By Calvin L. Chrisman
Two things happen with predictable regularity every August. The first is the Perseids meteor shower, and the second is the repetition of the Internet rumor that Mars will be the closest it has been to Earth in about 60,000 years and that it will appear to be as large as the full Moon. As far as Mars goes, the closest approach in almost 60.000 years happened in 2003 and will not happen again in the lifetime of anyone now on Earth. The size-of-the-full-Moon story is just that – a story. Apparently, there was an article in 2003 that said that Mars, when viewed through a telescope at 75x magnification, would appear the size of the naked eye Moon. The emails that pass for fact drop the telescope part and ignore the seven year gap. Oh well. If you want to see what Mars really looks like these days, keep reading.
It is not a rumor that the annual Perseids meteor shower will be active in August and will peak between midnight and dawn on the mornings of August 11-12 and 12-13. This will be an excellent year to watch this always-reliable meteor shower. Every three years, the Moon’s cycle repeats itself and this year will be the first since 2007 with no interference from the Moon during the Perseids. They will be most visible after midnight. This is the time when Earth faces most directly into the on-coming meteors. Assuming clear skies, you should be able to spot a meteor every minute or two. It takes a little patience, but it will be worth it.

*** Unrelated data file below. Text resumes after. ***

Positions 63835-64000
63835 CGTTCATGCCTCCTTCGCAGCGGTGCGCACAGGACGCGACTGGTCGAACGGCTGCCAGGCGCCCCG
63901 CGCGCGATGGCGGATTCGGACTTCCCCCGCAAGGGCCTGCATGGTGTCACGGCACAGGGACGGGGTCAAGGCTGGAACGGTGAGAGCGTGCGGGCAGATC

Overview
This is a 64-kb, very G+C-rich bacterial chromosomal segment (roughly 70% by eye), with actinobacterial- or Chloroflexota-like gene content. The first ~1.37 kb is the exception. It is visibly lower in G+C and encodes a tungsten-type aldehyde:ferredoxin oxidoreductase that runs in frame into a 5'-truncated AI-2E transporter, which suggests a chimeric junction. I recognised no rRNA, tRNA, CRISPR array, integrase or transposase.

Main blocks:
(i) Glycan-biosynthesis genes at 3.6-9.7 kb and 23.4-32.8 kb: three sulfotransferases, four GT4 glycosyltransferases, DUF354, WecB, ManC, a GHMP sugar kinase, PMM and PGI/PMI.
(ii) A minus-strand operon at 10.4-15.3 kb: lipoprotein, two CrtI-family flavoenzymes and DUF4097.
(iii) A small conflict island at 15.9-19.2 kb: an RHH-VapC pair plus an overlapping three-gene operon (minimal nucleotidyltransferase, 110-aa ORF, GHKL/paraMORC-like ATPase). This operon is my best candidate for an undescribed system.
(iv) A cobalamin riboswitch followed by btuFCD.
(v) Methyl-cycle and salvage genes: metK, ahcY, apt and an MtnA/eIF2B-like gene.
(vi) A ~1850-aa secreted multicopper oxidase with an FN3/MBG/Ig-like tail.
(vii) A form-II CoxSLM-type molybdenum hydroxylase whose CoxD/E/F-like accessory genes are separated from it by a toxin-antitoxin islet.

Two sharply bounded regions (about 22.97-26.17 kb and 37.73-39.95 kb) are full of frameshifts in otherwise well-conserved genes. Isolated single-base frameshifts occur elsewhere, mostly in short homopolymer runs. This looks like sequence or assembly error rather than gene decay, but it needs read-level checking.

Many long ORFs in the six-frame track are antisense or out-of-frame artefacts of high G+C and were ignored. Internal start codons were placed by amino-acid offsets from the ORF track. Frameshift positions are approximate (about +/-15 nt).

You do not need to look toward the constellation Perseus, which will rise in the northeast after midnight. The meteors will be visible across the entire sky and their tails will point in the direction of Perseus. Go out after midnight, lie back in a lawn chair with a blanket or sleeping bag and watch a dark part of the sky. By the way, that bright object you might notice in the eastern sky is the planet Jupiter.
If you have ever wondered, a meteor is the streak of light you see crossing the sky. If it survives a trip through the atmosphere and makes it to the Earth, it is then referred to as a meteorite. The light trail that you see is not the space rock (aka meteoroid) burning up; it is a trail of ionized gases caused by the shock wave of the rock passing into the atmosphere at high speed.
If you are not a late-night person, you can observe three planets moving fairly rapidly (in astronomical terms) during the month. Venus, Saturn and Mars (sorry, but it’s a small point of light) are all visible in the western sky about an hour after sunset. At the beginning of the month, they will be closely grouped with Venus (the brightest) to the right of the other two. Bright Saturn will be above and to the right of red-orange Mars. By the end of the month, Venus will have moved to the left of Mars and Saturn will be a good way over to the right. The crescent Moon will move below this collection of planets on the evenings of the Perseids (August 11-13). It will be an eye-catching alignment.